Saturday, June 16, 2012

Accounting games companies play

In The Edge Financial Daily Today 2012
Written by Goola Warden of The Edge Singapore
Thursday, 14 June 2012

Key article highlights:
  • It is possible for investors to identify the "accounting games" companies play by reconciling their revenues and earnings with their cash flow statement and balance sheet.
  • Reported revenue and earnings albeit easily manipulated, impacts figures on balance sheets.
  • Legitimate sales and real earnings booked results in increased cash on the balance sheet; unreal revenues and earnings however, inflates the accounts receivable figure.
  • An annual 10% revenue growth accompanied with 20% to 30% accounts receivable growth poses a big problem because the company will never get the cash.
  • This manipulation technique is likely to be used by companies whose business have a significant time lag between signing contracts and actual delivery of the product or service.
  • Companies with an unexpected surge in sales towards the end of a financial year should be looked out for.
  • 'Bill and hold' sales allowed Sunbeam to meet revenue and earnings expectations but was essentially fraudulent as their inventory of barbeque grills stockpiled.
  • Investors should read every line of a company's financial statements, check all the footnotes and try to understand the company's policy for recognising revenues, earnings, depreciation and accruals.
  • Artificially lowering reported expenses to achieve revenue boost results in telltale balance sheets.
  • America Online's floppy disks to get signups, an advertising expense that should have been in the income statement, ended up as deferred customer acquisition cost on the balance sheet.
  • Inventory consistently growing faster than sales could be a sign that the cost of goods sold on the income statement is understated thereby boosting reported earnings.
  • Investors ought to have a healthy skepticism of any move by a company to revalue assets on its balance sheet, especially commodity and agricultural companies.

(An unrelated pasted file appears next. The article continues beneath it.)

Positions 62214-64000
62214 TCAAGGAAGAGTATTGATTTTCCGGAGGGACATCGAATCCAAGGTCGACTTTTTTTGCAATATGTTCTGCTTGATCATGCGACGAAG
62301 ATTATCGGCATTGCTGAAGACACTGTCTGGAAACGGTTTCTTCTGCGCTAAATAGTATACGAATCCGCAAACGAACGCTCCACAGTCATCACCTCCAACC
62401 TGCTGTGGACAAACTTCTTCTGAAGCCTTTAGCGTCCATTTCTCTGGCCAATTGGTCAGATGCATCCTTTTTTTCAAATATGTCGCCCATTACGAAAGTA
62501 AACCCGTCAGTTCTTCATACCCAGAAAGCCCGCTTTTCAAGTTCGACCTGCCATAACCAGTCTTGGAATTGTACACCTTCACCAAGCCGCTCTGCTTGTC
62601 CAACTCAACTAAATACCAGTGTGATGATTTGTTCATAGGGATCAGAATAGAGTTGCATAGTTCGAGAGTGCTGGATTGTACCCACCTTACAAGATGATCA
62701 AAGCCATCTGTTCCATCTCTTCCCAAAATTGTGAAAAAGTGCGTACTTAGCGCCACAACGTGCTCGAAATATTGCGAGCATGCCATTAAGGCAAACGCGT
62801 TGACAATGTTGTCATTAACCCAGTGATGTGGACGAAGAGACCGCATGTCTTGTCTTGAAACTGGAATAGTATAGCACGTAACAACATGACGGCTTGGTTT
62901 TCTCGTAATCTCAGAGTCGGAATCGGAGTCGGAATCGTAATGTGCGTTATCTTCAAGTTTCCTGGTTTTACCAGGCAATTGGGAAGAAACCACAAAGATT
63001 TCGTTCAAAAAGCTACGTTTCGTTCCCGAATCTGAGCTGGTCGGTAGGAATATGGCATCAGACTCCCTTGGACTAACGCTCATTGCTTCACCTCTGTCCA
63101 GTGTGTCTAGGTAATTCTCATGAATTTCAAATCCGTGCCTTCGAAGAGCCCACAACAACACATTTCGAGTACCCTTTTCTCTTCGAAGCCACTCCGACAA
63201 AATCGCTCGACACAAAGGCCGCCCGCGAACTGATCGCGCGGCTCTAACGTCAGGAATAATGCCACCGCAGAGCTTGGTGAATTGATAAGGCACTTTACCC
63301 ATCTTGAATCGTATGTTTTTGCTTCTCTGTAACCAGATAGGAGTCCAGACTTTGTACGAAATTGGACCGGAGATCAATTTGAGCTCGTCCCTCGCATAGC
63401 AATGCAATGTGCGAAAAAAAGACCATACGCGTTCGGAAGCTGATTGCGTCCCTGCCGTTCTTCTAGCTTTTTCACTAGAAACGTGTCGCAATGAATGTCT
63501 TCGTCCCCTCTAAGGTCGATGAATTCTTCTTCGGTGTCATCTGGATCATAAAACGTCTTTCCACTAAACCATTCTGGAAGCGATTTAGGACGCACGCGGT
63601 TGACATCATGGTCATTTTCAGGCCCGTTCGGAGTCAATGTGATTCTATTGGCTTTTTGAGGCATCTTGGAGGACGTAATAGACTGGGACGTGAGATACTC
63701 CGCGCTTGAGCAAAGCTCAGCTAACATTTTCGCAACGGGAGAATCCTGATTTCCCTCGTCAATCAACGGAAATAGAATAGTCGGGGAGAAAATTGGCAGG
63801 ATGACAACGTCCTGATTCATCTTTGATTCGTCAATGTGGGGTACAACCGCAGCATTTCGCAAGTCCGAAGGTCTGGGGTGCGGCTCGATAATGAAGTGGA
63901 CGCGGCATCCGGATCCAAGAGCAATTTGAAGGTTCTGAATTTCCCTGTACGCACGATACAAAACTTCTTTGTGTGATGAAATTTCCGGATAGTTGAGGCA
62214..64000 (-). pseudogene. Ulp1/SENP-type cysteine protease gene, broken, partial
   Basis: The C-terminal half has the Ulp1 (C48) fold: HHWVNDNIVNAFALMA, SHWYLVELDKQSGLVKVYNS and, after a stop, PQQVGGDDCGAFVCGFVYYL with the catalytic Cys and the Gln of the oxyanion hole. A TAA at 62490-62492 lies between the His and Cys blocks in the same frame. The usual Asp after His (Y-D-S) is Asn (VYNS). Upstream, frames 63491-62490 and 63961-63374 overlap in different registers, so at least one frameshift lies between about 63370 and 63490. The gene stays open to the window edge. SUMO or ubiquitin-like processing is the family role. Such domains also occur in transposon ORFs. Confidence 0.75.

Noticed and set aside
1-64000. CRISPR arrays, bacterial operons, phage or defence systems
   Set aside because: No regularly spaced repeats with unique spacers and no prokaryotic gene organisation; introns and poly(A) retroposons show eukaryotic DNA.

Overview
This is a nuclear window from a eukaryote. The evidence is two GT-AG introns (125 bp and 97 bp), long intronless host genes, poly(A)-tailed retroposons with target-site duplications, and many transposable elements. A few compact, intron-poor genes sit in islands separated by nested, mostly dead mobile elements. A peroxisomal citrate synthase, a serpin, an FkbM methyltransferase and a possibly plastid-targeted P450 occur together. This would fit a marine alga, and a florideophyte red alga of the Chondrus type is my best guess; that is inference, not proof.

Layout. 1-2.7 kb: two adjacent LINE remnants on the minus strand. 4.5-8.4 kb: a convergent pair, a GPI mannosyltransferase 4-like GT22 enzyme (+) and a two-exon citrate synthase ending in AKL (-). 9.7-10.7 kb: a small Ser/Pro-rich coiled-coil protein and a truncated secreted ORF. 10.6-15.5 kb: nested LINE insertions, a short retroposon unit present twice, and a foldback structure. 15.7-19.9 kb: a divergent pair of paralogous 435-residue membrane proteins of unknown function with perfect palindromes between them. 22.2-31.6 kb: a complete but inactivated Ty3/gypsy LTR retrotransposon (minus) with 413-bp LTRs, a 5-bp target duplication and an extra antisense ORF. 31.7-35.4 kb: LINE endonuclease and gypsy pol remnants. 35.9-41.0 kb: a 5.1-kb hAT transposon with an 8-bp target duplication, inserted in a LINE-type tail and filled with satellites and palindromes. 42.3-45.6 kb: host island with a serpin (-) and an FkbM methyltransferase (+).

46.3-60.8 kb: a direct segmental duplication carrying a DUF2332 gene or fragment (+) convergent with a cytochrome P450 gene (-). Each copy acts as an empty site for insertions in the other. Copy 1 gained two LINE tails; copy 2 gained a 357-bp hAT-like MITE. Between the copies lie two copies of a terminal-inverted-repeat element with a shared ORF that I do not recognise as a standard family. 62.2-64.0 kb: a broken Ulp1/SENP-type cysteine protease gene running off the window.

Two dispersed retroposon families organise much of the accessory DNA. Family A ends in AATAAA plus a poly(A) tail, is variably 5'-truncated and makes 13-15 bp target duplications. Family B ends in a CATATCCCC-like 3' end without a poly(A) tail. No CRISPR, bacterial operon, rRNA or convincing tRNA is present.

• Bre-X, a mining company, kept increasing the estimates of the size of its supposedly Indonesian gold deposit. Eventually, it met with a share collapse when earlier ore samples from its mine had been found salted with gold dust.
  • Ordinarily, cash should be coming from the operation of the business and going to investments for the future and repaying debt, that is, investing cash and financing cash flow.
  • Cash flow classification tricks, however, overstates the operating cash flow instead of the investing or financing cash flow (e.g. classifying tax expense as capital expenditure).
  • WorldCom's payment for use of third-party satellites expense was classified as an asset under property, plant and equipment on the balance sheet (instead of an expense in the income statement) and cash outflow as a result of investing activities (instead of operating cash outflow in the cash flow statement) resulted in overstated earnings, overstated operating cash flow and an increase in assets.
My view - an investor is essentially risking his money when buying any company's shares. While there is potential capital growth and cash flow from dividends, adequate pre-investment due diligence and post-investment monitoring must be conducted. Periodic review of financial statements can serve as a means to uncover any irregularities on the company's operating state of affairs.

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